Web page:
Satellite Market Shows Classic Signs of Competitor Behavior in Deregulating Industries
Some trends are “evergreen” in the communications business, or have been so since the advent of deregulation, new technology and competition starting in the 1980s globally.
Among the recurring themes is pricing instability--or pricing wars--in virtually every segment of the business, driven by new competitors with disruptive price offers based on use of new technology.
So it is not surprising that U.K.-based satellite services provider Talia warns of pricing wars in many regional satellite markets.
“It is becoming a price war among satellite operators,” Alan Afrasiab, Talia CEO told Via Satellite. “We cannot make decisions to buy additional capacity or even renew capacity because we don’t know when the bottom price will be reached.”
“At the moment it is unstable, and it’s bad for everybody,” he said. “I think big satellite operators now realize the market needs lower prices, especially on Ku-band, simply because of the Ka-band prices and also some of the smaller operators that have been quite aggressive.”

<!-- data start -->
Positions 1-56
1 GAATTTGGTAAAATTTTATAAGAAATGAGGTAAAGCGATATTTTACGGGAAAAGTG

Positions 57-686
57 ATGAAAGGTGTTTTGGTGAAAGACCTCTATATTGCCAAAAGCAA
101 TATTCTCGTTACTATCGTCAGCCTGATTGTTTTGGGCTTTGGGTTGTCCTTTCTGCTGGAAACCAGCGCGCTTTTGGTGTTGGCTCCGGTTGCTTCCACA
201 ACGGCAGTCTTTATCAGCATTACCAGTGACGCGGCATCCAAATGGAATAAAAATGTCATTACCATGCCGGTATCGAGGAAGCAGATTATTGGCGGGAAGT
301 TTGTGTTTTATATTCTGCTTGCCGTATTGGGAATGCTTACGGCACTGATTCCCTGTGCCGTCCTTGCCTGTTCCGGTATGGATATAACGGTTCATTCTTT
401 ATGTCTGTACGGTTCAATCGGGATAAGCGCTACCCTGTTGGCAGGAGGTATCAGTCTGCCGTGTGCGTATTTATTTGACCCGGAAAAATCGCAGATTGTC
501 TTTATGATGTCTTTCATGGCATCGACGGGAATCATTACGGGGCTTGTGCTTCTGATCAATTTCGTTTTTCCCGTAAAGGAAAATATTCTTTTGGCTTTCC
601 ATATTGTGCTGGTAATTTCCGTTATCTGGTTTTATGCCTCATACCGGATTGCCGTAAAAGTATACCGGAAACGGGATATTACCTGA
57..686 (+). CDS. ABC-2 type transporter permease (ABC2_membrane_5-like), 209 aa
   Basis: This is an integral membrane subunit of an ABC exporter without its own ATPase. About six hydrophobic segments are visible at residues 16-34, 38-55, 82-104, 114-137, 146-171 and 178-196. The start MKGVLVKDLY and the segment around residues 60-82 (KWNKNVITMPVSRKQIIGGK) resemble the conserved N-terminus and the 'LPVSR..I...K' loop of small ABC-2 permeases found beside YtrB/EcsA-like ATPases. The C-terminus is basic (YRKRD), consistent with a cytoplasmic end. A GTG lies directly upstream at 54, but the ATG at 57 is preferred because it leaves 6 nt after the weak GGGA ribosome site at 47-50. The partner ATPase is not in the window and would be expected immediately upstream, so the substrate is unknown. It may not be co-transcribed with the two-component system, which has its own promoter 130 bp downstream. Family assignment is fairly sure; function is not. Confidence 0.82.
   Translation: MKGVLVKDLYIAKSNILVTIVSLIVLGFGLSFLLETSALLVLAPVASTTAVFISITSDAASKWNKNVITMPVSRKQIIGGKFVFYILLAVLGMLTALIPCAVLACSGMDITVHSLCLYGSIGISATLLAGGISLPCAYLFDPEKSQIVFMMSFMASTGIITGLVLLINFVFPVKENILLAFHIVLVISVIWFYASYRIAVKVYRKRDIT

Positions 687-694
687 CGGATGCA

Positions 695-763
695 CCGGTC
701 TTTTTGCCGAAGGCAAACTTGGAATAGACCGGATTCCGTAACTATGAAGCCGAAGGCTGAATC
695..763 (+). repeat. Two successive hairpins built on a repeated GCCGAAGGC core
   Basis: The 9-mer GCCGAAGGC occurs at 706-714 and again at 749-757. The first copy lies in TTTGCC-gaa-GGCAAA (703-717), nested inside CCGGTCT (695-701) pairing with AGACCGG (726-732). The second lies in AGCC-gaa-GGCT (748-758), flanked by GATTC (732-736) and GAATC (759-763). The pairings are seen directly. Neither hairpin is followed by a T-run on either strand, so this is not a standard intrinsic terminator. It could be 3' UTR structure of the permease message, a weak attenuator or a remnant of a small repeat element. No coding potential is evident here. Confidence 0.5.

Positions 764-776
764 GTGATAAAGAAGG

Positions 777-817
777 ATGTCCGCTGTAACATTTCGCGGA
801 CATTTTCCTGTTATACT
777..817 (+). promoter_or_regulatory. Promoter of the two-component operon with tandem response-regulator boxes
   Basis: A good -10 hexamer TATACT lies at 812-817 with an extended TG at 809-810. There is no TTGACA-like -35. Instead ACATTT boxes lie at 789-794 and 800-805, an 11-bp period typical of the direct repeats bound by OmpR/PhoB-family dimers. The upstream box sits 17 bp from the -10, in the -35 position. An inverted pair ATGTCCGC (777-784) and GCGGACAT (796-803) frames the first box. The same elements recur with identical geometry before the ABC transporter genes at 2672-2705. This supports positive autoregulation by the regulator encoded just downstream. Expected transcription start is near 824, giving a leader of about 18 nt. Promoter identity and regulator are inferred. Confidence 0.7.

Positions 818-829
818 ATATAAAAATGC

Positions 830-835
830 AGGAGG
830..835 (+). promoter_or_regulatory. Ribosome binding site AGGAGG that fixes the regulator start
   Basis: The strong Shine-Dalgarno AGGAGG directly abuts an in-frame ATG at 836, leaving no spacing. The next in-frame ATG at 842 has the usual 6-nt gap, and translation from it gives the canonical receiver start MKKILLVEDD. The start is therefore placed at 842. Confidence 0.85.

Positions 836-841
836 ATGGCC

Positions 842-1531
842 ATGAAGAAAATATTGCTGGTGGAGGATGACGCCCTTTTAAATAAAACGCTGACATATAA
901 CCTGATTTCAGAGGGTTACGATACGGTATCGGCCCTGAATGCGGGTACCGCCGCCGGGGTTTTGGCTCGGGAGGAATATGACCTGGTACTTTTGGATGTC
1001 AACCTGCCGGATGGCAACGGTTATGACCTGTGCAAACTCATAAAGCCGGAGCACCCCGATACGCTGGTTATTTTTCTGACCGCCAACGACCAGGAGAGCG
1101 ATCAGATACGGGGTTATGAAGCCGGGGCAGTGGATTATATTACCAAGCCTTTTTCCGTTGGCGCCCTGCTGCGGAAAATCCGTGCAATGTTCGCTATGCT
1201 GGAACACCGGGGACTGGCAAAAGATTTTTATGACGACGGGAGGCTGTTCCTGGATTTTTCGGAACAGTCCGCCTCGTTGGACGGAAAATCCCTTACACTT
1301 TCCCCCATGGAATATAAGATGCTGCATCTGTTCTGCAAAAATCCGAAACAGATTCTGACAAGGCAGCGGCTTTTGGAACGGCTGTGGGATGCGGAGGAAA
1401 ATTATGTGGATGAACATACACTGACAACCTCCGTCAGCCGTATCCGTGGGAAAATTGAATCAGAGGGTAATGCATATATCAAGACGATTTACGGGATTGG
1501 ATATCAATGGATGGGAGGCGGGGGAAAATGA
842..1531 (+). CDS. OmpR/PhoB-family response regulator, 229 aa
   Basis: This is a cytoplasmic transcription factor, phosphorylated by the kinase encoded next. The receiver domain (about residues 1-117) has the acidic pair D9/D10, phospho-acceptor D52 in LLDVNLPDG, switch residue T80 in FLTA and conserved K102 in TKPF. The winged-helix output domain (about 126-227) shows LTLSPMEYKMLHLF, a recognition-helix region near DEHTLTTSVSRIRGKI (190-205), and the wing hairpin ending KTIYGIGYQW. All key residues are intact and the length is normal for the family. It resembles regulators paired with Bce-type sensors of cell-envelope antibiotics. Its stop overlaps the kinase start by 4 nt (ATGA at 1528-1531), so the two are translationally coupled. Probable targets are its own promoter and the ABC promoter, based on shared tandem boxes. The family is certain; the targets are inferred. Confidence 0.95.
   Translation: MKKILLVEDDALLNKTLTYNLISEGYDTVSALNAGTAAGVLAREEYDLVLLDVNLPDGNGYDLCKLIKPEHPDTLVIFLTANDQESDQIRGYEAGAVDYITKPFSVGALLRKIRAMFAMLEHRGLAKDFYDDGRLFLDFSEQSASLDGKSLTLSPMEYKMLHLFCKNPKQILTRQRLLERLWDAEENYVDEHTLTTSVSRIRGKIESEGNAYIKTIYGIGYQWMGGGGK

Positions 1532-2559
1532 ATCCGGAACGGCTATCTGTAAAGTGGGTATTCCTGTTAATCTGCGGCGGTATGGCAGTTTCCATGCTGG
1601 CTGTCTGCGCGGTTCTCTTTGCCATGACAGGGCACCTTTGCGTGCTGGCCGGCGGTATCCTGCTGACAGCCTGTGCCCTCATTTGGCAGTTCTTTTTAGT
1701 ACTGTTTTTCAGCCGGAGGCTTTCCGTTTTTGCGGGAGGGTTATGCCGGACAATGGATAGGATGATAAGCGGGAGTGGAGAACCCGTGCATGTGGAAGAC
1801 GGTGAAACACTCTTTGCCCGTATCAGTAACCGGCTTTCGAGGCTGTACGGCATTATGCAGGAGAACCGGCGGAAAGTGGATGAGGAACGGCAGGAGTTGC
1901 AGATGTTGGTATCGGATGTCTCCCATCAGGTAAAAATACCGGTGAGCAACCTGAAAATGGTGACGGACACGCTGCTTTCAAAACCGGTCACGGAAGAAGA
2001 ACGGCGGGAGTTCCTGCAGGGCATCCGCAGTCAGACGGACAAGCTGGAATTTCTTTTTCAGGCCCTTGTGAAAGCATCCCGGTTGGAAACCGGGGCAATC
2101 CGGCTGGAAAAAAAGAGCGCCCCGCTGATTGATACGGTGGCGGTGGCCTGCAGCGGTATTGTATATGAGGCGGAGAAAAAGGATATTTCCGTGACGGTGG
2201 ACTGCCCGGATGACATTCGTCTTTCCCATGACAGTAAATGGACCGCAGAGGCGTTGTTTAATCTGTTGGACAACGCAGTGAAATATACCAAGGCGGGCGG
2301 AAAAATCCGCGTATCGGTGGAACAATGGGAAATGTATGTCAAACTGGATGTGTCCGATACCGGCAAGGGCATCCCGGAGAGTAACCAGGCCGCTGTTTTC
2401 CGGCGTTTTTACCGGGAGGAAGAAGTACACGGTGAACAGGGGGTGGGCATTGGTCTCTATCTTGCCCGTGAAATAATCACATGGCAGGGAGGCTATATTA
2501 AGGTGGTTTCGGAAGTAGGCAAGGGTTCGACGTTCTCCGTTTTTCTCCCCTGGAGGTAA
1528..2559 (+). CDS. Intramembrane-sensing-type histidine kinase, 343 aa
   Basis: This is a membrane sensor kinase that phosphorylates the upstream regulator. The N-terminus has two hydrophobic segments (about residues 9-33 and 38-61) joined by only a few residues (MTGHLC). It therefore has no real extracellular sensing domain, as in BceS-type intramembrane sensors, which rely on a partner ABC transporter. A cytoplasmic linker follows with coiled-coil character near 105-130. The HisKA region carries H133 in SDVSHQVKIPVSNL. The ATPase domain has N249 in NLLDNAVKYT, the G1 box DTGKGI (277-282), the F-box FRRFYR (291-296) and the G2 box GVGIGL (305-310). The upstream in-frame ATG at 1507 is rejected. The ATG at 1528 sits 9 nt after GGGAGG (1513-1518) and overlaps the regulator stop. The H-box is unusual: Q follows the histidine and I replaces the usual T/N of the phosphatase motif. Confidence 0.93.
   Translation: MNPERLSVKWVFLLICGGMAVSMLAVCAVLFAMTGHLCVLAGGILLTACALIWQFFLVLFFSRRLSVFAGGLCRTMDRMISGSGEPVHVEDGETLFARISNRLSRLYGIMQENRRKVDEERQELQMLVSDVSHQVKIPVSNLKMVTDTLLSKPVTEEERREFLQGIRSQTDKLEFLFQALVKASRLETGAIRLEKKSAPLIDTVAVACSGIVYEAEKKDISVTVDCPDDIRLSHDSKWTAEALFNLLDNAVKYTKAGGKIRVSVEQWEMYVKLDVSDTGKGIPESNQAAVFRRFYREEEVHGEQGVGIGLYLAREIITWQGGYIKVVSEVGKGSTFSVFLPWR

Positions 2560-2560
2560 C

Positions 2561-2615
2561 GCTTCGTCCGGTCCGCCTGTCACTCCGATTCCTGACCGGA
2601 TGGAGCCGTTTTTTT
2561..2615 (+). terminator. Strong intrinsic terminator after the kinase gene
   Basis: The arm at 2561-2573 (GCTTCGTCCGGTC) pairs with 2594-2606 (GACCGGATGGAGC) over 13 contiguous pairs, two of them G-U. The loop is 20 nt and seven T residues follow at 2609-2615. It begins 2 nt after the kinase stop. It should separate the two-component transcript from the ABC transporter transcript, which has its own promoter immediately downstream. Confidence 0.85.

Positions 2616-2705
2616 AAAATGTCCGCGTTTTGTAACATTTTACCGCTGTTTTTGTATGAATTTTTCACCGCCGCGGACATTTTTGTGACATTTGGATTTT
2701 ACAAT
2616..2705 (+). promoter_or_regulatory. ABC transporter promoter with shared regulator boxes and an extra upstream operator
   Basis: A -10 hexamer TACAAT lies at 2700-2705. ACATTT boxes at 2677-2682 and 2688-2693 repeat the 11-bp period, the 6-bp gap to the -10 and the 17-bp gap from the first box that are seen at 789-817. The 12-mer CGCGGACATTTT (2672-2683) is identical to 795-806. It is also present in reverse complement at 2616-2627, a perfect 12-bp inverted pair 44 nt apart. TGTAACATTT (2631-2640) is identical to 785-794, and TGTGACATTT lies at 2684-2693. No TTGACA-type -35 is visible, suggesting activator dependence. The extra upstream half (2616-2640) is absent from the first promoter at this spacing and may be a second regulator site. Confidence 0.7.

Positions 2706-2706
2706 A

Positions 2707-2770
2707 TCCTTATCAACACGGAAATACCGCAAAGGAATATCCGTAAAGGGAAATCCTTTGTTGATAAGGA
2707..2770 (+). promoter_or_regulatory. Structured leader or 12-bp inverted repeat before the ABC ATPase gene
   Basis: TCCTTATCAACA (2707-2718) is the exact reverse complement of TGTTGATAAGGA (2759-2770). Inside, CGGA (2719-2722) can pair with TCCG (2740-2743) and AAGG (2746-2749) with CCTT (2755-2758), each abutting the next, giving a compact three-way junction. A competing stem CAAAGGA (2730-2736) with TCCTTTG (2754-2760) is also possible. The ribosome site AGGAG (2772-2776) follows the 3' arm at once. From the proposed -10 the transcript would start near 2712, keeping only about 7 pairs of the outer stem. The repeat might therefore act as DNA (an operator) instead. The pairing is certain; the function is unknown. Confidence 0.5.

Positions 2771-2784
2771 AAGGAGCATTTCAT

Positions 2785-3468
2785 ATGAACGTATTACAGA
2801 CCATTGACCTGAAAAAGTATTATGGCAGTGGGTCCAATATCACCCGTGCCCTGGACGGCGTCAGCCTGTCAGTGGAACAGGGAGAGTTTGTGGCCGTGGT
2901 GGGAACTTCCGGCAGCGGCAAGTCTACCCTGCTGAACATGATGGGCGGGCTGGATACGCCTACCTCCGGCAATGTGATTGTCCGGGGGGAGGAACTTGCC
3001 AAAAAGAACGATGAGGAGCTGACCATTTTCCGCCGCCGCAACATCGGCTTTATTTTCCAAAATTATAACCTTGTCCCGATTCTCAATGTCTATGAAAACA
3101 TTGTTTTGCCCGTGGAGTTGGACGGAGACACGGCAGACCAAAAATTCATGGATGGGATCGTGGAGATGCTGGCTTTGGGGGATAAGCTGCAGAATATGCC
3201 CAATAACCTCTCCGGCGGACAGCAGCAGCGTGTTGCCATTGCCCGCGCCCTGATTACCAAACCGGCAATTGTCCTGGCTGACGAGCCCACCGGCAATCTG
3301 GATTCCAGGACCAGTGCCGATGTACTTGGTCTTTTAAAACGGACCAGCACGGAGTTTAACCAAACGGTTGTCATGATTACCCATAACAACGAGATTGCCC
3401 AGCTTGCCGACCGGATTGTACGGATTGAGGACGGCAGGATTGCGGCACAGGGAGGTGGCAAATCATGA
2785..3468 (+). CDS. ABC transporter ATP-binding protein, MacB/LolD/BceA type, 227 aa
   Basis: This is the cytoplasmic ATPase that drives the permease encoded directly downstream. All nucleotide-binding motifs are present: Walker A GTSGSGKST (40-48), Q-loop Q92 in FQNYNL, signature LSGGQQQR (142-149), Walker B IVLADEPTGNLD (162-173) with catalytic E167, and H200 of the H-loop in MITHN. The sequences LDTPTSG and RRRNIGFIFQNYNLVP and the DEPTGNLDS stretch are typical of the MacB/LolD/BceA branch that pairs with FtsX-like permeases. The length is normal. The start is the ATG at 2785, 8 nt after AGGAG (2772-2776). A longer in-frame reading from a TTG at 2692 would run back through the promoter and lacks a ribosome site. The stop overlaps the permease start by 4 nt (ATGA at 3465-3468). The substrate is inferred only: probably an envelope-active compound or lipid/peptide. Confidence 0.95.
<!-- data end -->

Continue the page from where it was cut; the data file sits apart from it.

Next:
High throughput satellites and Ka-band are two big influencers of price today, he said. Afrasiab said HTS is pushing prices down, and putting pressure on traditional Ku-band pricing. Anybody familiar with .
Shifts in demand towards the terrestrial networks also are happening, leading to a situation where “the satellite industry overall has less demand.”
None of those laments are unusual. One of the hallmarks of any market that formerly was a monopoly and then gradually is deregulated is the emergence of new competition, notably from outside the traditional industry boundaries.
One example might be the shift of capacity demand away from satellite to to terrestrial networks. New technology also often underpins new competition. So we see the growing level of competition from HTS and Ka-band competitors.
Virtually always, some new competitors attack using the “same product, lower price” marketing platform, and that also is a trend Talia notes. In response, Talia is moving to create a hybrid fixed and satellite business, an example of another common trend in deregulating markets, namely the emergence of new product niches and roles in a relatively undifferentiated market for services.